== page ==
• Results: What answer did you get?  (Note: for this part you only address the results directly associated with  your study. If you discovered some other profound information, discuss that at the end of your paper.)
    • NOT Methodology
    • NOT interpretation - that goes in the discussion
  • Discussion: What does it all mean?
    • Interpret your results in context of existing knowledge
    • How do your findings confirm/conflict with current knowledge
    • How can results be put into practice
    • Discuss limitations

REMEMBER: You'll need to keep in mind any specific instructions to authors the journal has you write your manuscript!

For more information on best practices related to writing your manuscript visit the Chester Fritz Library's Communicating Your Research guide.

Case Reports

"The basic definition of a case report is the detailed report of an individual including aspects like exposure, symptoms, signs, intervention, and outcome. . . . A case report may describe an unusual etiology, an unusual or unknown disorder, a challenging differential diagnosis, an unusual setting for care, information that can not be reproduced due to ethical reasons, unusual or puzzling clinical features, improved or unique technical procedures, unusual interactions, rare or novel adverse reactions to care, or new insight into the pathogenesis of disease."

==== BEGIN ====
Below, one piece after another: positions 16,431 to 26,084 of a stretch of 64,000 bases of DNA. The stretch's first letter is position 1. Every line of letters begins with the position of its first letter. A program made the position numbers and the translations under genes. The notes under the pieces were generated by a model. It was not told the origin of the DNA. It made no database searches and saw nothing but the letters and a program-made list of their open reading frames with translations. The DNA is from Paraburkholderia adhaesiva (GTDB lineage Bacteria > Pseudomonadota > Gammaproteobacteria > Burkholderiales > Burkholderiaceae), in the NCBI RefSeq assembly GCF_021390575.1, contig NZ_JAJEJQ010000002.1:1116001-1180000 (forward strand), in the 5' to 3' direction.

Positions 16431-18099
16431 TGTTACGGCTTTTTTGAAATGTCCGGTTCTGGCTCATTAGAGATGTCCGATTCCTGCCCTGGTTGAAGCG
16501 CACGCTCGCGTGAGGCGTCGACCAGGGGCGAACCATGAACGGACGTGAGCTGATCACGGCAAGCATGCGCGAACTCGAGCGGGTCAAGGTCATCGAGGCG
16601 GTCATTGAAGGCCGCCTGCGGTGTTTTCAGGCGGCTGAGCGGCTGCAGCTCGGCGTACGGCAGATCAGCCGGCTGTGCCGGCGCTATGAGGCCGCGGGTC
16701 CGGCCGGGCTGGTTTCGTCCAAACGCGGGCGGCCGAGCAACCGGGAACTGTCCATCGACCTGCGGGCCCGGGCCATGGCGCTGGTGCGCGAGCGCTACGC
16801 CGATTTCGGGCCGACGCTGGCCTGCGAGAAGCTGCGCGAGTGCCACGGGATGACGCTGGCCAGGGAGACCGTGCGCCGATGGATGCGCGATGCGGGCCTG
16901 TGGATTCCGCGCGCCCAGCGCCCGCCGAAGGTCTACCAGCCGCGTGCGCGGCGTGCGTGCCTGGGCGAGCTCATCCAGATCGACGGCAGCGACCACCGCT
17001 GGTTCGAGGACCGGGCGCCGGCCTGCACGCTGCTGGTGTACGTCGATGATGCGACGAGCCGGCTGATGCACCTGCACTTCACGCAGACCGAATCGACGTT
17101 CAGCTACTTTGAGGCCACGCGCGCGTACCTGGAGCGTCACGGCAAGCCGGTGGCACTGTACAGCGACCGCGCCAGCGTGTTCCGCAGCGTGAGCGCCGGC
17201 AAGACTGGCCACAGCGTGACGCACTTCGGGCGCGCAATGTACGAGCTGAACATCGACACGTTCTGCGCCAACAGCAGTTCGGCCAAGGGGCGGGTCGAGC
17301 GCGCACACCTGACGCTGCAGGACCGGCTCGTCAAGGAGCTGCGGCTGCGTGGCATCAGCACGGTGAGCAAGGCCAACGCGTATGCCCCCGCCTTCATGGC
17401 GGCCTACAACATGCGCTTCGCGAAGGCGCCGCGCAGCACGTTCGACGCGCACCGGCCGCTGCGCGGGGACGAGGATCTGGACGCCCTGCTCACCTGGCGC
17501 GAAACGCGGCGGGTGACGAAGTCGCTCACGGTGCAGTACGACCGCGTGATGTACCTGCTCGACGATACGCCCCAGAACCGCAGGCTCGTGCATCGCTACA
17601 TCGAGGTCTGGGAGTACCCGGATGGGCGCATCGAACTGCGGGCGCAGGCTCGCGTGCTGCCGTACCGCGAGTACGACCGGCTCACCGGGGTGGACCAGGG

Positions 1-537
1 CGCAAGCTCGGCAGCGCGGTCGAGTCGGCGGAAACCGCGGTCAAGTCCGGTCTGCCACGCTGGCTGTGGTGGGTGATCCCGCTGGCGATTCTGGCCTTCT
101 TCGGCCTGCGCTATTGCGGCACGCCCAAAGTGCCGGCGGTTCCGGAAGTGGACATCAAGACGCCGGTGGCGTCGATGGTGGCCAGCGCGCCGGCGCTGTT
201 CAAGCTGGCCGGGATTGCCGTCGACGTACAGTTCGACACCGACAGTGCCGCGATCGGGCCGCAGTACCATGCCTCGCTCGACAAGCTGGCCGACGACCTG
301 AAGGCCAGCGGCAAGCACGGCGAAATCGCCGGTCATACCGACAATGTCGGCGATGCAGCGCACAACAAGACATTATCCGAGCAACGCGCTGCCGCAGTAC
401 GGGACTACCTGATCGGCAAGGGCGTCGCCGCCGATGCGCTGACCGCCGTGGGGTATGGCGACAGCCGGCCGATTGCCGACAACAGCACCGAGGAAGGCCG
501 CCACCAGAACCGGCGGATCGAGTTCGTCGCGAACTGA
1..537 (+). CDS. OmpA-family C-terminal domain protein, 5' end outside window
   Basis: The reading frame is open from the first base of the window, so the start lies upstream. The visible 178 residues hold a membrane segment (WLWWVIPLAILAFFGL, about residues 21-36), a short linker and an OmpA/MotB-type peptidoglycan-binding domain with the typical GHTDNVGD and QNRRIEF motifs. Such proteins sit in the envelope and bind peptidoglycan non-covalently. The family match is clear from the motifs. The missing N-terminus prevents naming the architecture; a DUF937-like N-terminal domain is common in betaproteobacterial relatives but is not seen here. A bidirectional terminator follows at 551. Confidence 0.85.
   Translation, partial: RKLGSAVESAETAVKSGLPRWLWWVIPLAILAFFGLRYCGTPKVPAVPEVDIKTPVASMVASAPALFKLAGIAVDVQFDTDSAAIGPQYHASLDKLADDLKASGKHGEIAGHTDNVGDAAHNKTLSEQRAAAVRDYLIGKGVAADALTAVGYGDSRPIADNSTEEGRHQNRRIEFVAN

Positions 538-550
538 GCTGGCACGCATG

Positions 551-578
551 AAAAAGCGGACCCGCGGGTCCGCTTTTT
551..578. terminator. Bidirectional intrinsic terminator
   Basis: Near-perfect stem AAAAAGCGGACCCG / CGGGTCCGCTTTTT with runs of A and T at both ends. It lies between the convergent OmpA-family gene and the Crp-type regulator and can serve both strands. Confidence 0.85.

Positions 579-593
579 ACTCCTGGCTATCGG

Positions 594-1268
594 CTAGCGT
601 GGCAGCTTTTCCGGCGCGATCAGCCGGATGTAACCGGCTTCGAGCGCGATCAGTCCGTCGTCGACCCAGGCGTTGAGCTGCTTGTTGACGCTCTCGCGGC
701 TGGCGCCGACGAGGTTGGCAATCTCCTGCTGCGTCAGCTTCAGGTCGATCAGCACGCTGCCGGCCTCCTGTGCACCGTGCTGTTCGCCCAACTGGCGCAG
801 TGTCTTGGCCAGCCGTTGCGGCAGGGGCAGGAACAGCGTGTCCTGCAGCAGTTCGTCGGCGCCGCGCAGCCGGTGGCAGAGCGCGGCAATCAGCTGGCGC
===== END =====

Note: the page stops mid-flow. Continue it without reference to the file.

Source:  Garg R, Lakhan SE, Dhanasekaran AK. How to review a case report. J Med Case Rep. 2016 Apr 6;10:88. doi: 10.1186/s13256-016-0853-3 

BMJ Case Reports

UND SMHS Library Resources pays for a BMJ Case Reports institutional fellowship. This fellowship allows UND-affiliated students, residents, faculty, and staff to publish case reports without having to pay article processing charges. Contact a librarian to receive the UND fellowship code.

You must use the BMJ Case Reports patient consent form.

BMJ Case Reports articles must be submitted using one of these templates:

AI Policies

Academic freedom is critical to the mission of universities. Publishers and disciplines have their own approaches to GenAI and those approaches vary in how they do, or do not, address the challenges and opportunities of these technologies.

The links in the list below take you to the policies of major scholarly publishers and represent various approaches and stances. Some guidance addresses both the use of GenAI and the use of artificial intelligence as a research method.

Many organizations take definitive positions on the use of GenAI. The American Naturalist (jpournal) offers an example of a restrictive AI use policy. The ICMJE | Recommendations | Defining the Role of Authors and Contributors says AI use must be disclosed and cannot be listed as an author. Additionally, the JAMA "Instruction for Authors" page similarly states: "Nonhuman artificial intelligence, language models, machine learning, or similar technologies do not qualify for authorship. If these models or tools are used to create content or assist with writing or manuscript preparation, authors must take responsibility for the integrity of the content generated by these tools."

Most publishers and journals now have specific AI use policies; however, it is best to check the submission guidance for the particular journal to which you are submitting, or you can contact the editor.